__asm__("nop");
       
         bits[_bit] = digitalReadFast(_MISO);
         digitalWriteFast(_MOSI, !!(b & msk[_bit]));
         digitalWriteFast(11, LOW);
         digitalWriteFast(_SCK, LOW);
        }

        if((_bit>=1)||(uu_firstbyte==2))
        {
         bits[_bit] = digitalReadFast(_MISO);
         digitalWriteFast(_MOSI, !!(b & msk[_bit]));
       digitalWriteFast(_SCK, HIGH);
        __asm__("nop");
         //__asm__("nop");
         //__asm__("nop");
         //__asm__("nop");
         //__asm__("nop");
       digitalWriteFast(_SCK, LOW);
        }
      }
     
      reply = PCK();
 
    return reply;
     
 
     
     
  }
    void setup() {
      Serial.begin(115200);
      AudioCodec_init(); // setup codec registers
      // call this last if setting up other parts
    }

    void loop() {
      //Serial.println(left_in); // reduces clock jitter
     
    }

static inline void AudioCodec_data2(int _lin, int _rin, int _lout, int _rout)
{ _lout= spi_transfer(_lin,1);
  _rout = spi_transfer(_rin,2);
 
}
// timer1 interrupt routine - all data processed here
    ISR(TIMER1_COMPA_vect) { // NAKED turned off, so registers are stored
      AudioCodec_data2(left_in, right_in, left_out, right_out);
      left_out = left_in;
      right_out = right_in;
      //Serial.println(left_in);
      //reti(); // dont need this without NAKED
    }
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Re: Audio codec shield with Intel Edison

Postby guest » Fri Dec 11, 2015 3:52 pm

what failure mode do you see with this code?

a couple of things to note:

1. you can not send audio data over the serial comm, the audio data rate is too high
2. hardware spi is still being setup with codec.h, which is probably conflicting with direct port manipulation.
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Re: Audio codec shield with Intel Edison

Postby youthreewire » Sat Dec 12, 2015 4:19 am

I know that the audio data cannot be sent over the serial port. Also I just made this sketch for you.I was using an ARDUINO Due and since you had atmega328 I just wrote this code up.Feel free to modify as you want it.

I also created a 6 MBPS transfer rate on the Due but still it had some delay.
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Re: Audio codec shield with Intel Edison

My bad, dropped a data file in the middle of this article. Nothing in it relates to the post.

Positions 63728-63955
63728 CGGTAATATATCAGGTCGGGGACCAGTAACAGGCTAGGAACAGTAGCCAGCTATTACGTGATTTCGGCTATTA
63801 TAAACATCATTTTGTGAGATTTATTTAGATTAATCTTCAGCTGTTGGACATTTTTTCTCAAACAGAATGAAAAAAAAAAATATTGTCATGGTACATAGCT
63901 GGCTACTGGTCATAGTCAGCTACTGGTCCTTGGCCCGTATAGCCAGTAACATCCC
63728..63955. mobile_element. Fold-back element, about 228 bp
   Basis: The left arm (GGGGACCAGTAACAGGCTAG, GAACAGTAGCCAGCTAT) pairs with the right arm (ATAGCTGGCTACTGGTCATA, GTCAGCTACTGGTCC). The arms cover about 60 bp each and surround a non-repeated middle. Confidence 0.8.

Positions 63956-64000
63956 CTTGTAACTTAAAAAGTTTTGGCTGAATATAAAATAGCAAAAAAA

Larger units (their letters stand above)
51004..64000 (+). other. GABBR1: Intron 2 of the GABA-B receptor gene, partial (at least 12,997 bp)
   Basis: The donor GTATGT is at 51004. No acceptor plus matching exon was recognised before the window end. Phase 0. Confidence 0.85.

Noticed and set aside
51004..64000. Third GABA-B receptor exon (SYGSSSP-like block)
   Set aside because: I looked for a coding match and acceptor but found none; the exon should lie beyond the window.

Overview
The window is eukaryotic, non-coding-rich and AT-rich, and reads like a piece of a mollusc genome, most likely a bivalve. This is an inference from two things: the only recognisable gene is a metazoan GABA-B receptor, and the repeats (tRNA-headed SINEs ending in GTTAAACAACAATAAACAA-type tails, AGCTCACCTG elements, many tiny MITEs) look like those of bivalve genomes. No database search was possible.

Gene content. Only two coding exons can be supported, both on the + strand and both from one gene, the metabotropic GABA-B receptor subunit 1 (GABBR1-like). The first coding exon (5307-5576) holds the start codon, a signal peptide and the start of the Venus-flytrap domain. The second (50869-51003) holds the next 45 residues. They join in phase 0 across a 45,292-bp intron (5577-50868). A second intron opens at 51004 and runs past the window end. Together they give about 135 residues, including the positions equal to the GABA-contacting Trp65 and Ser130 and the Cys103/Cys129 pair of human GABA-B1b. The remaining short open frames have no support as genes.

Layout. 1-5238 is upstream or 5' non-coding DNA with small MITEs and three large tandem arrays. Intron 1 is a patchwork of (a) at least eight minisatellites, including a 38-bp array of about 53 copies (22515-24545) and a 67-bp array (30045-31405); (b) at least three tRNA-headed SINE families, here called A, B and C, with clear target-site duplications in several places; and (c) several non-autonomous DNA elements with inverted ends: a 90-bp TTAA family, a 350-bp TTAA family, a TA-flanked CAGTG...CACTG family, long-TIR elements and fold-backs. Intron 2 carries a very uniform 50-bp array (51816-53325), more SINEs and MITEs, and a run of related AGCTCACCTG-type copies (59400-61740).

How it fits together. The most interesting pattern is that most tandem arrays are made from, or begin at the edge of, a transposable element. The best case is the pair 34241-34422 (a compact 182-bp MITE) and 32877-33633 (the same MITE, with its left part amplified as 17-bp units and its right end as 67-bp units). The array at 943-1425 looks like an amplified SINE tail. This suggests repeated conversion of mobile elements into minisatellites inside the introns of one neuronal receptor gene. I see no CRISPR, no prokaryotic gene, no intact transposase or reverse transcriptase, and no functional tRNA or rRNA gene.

Postby guest » Sun Dec 13, 2015 10:14 pm

i gave it a try, and sadly it does not work. here is my code:

Code: Select all
// setup codec parameters
// must be done before #includes
// see readme file in libraries folder for explanations
#define SAMPLE_RATE 44 // 44.1Khz
#define ADCS 0 // no ADCs are being used

// include necessary libraries
#include <Wire.h>
#include <SPI.h>
#include <AudioCodec.h>
#include <digitalWriteFast.h>
#define _MISO  12
#define _MOSI  11
#define _SCK   13
#define _SS  10
#define PCK() (bits[0] << 7 | bits[1] << 6 | bits[2] << 5 | bits[3] << 4 | bits[4] << 3 | bits[5] << 2 | bits[6] << 1 | bits[7])
unsigned char msk[] = {0x80, 0x40, 0x20, 0x10, 0x8, 0x4, 0x2, 0x1};

// create data variables for audio transfer
int left_in = 0x0000;
int left_out = 0x0000;
int right_in = 0x0000;
int right_out = 0x0000;

uint8_t spi_transfer(uint8_t b,uint8_t uu_firstbyte) {
  uint8_t reply=0;
  char bits[8] = {0, 0, 0, 0, 0, 0, 0, 0};  //reading buffer
  for(uint8_t _bit = 0;_bit < 8;_bit++) {
    if(uu_firstbyte==1 && _bit==0) {
      digitalWriteFast(_SS, HIGH);
 //     __asm__("nop");
 //     __asm__("nop");
 //     __asm__("nop");
      digitalWriteFast(_SCK, HIGH);
 //     __asm__("nop");
      bits[_bit] = digitalReadFast(_MISO);
      digitalWriteFast(_MOSI, !!(b & msk[_bit]));
      digitalWriteFast(_SS, LOW);
      digitalWriteFast(_SCK, LOW);
    }
    if((_bit>=1)||(uu_firstbyte==2)) {
      bits[_bit] = digitalReadFast(_MISO);
      digitalWriteFast(_MOSI, !!(b & msk[_bit]));
      digitalWriteFast(_SCK, HIGH);
 //     __asm__("nop");
      digitalWriteFast(_SCK, LOW);
    }
  }
  reply = PCK();
  return reply;   
}

void setup() {
  AudioCodec_init(); // setup codec registers
  SPI.end(); // disable hardware SPI
  pinMode(_SS, OUTPUT);
  pinMode(_SCK, OUTPUT);
  pinMode(_MOSI, OUTPUT);
  pinMode(_MISO, INPUT);
}

void loop() {
}

// timer1 interrupt routine - all data processed here
ISR(TIMER1_COMPA_vect) {
  left_in = spi_transfer(left_out,1);
  right_in = spi_transfer(right_out,2);
  left_out = left_in;
  right_out = right_in;
}


one major error is that its only transferring 16b per frame, rather than the required 32b (L+R), but that isnt the limiting factor right now. the speed of the spi-transfer function is just too slow. i may have loaded the wrong digitalwritefast library, but if even so, there probably isnt one that works any faster. the issue is that most are going to use a function call rather than inlining the code. they will probably also try to replicate the pwm override capability. both of these things slow it down to an unusable state. another issue is that any digitalread will be too slow. it takes at least 2 clocks of setup before an input pin is stabilized to read. multiply that by the 32b required is a minimum of 64 clock cycles of just waiting.

the fastest possible, using inline assembly and knowing ahead of time which pins you were using, and unrolling the loop would take around 6 clock cycles per bit, which is 2/3rds of the total time available at 44ksps. there wouldnt be time left over to do much else.